Glasgow taxi drivers at risk of becoming ‘bankrupt’ in face of new Low Emission Zone deadline

Taxi drivers across Glasgow fear an upcoming LEZ compliance deadline next month, amidst an uncertain future for cab drivers in the city.

Glasgow taxi drivers are calling for a delay to the Low Emission Zone (LEZ) in the city centre amidst fears of becoming ‘bankrupt’ in efforts to comply with the pollution scheme.

The original date for taxi drivers to make sure they have taken steps towards making their vehicle compliant was 31 May 2023, but was since pushed back to 31 October this year.

For most taxi drivers in Glasgow this means finding £1000 to place as a deposit on an interest free loan from the council for a hybrid car.

This news causes major stress for a large portion of Glasgow Taxi drivers, who are only beginning to recover from the loss of business caused by the Covid-19 pandemic.

Current electric vehicles on the market - that would comply with the demands of the council - cost upwards of £50k, and drivers fear that by the time they pay the loan off they will be forced to find a new car to comply with Glasgow City Council’s aim to be carbon neutral by 2030.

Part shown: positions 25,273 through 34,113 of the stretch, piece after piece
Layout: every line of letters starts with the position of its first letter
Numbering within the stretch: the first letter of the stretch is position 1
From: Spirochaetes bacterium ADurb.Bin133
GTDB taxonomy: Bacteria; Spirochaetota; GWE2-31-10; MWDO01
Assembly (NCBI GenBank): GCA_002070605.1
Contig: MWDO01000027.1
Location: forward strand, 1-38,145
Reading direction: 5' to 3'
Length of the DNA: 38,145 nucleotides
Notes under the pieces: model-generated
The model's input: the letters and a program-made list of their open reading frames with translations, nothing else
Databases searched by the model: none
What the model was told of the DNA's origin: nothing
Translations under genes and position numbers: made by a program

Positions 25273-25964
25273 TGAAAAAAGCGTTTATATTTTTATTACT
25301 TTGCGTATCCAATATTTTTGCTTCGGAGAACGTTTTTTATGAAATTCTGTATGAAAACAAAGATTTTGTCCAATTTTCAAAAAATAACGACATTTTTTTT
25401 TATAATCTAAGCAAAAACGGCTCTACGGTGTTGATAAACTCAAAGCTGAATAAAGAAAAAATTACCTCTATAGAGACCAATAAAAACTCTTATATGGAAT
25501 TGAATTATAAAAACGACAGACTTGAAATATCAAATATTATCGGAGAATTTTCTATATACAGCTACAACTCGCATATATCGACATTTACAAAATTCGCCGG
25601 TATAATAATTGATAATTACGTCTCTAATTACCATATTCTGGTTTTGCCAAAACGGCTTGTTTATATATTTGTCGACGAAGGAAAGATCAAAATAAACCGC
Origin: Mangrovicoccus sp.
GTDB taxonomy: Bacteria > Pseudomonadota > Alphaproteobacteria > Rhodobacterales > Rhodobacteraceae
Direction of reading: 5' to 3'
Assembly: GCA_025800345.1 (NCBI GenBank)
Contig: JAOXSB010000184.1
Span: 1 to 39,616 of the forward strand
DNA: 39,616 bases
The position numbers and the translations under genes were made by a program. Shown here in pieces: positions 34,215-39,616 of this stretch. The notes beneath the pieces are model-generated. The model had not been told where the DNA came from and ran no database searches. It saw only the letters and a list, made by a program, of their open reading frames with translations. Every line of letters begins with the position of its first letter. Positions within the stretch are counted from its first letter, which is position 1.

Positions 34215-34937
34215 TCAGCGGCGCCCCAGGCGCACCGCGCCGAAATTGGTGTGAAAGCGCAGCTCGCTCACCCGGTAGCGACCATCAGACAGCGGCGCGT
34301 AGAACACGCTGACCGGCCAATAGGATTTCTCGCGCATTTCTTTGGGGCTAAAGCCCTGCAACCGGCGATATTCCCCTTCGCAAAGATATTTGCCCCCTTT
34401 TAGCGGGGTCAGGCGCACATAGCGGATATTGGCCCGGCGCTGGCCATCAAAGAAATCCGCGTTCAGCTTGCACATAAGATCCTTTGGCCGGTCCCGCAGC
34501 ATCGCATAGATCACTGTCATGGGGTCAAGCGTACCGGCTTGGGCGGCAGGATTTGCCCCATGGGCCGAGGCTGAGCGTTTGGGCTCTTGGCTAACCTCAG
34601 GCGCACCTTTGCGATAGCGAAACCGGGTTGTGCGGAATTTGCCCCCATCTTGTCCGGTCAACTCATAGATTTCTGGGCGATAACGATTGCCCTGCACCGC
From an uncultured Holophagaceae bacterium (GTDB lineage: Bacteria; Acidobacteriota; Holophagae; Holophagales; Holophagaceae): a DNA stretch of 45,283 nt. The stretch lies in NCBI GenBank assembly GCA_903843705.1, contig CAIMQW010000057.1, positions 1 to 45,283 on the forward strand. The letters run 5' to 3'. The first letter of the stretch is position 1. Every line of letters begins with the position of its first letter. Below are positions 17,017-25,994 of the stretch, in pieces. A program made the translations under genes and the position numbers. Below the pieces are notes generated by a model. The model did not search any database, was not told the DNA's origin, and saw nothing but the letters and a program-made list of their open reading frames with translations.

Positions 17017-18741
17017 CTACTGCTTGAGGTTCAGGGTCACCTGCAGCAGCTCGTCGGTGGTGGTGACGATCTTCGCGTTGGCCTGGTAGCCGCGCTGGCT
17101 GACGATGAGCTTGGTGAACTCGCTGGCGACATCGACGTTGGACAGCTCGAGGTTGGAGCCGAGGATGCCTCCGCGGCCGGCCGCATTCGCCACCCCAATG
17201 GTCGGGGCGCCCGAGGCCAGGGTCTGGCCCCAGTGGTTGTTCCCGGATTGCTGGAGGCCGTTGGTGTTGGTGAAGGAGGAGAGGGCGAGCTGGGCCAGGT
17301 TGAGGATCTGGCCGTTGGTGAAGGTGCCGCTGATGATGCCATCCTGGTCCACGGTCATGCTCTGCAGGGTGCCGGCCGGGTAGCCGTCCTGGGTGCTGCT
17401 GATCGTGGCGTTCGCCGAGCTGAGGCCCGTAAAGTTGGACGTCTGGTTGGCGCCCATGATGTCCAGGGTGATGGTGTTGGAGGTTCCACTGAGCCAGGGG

The taxi trade saw the brakes slammed on as the Covid-19 outbreak hit the accelerator. Picture: John Devlin.

Michael Smith has been driving taxis in Glasgow for the last 26 years, winning the runner-up position for taxi driver of the year in 2019, he said: “The problem is that there aren’t enough compliant vehicles that are fit for purpose.

“As LEZs are put in place in cities across the UK, the whole industry in Britain are chasing compliant cars - making them really overpriced.

“By the time I’m able to pay off the car, it will most likely no longer be compliant - meaning I’m essentially just paying for a job.

“If we’re given more time, we’ll be able to wait for a more compliant car that is better fit for purpose - meaning that we’ll be driving cleaner cars in Glasgow a long time before 2030.

“Our only option really is to put down this £1000 deposit before the end of October - if we don’t, that’s us on the way out.

“The charge could push taxi drivers into bankruptcy.”

Most consumer-built hybrid vehicles in the UK have a battery life of around 50 miles, give or take, while taxi drivers in Glasgow often drive over 100 miles a day.

Cities across the UK have been struggling to meet the LEZ deadline following on from the pandemic - with Manchester delaying the implementation of their LEZ until 2026.

Michael Smith continued:”The infrastructure is not to put the LEZ in place in Glasgow so quickly.

“Andrew Burnham, the mayor of Manchester, said that even they couldn’t meet the deadline - and they’re a bigger and more modern city than Glasgow.

“We’re not asking for more money by any means, we’re just asking for more time for some breathing space.

“If we’re forced into compliance, I can see a lot of taxi drivers handing in their plates.

“We’ve already got a shortage of drivers after so many people decided to retire during the pandemic, and even more drivers are still in debt from the pandemic.

“Nobody will want to come into the industry because of the uncertainty, and it’s the people of Glasgow that will suffer because of it.”